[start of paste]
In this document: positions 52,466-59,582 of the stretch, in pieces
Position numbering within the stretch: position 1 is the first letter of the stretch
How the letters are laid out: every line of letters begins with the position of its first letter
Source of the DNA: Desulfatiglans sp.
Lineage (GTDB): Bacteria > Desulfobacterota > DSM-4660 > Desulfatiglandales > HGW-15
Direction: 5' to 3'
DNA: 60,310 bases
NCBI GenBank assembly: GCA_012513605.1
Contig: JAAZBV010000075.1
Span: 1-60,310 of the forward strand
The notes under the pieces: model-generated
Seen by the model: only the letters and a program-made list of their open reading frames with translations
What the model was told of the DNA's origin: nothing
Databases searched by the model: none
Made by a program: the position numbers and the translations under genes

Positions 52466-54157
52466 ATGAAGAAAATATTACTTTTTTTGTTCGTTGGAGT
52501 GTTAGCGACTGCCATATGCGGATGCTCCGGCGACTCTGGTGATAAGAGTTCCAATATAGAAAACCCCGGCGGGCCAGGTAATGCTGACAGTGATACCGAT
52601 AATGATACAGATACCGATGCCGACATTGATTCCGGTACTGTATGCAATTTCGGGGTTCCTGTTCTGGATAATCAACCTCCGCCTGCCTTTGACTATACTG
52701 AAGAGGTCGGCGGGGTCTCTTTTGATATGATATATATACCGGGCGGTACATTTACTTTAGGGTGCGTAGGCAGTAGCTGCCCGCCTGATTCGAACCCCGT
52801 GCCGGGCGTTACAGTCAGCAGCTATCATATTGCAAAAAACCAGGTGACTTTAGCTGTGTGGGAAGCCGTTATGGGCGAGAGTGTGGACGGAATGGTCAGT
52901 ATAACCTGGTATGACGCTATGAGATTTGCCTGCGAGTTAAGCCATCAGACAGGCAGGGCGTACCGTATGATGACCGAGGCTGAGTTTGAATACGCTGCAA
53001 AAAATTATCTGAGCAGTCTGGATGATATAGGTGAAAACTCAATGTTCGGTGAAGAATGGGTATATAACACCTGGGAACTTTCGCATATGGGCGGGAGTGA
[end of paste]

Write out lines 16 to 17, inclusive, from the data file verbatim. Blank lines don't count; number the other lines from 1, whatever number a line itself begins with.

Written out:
Positions 52466-54157
52466 ATGAAGAAAATATTACTTTTTTTGTTCGTTGGAGT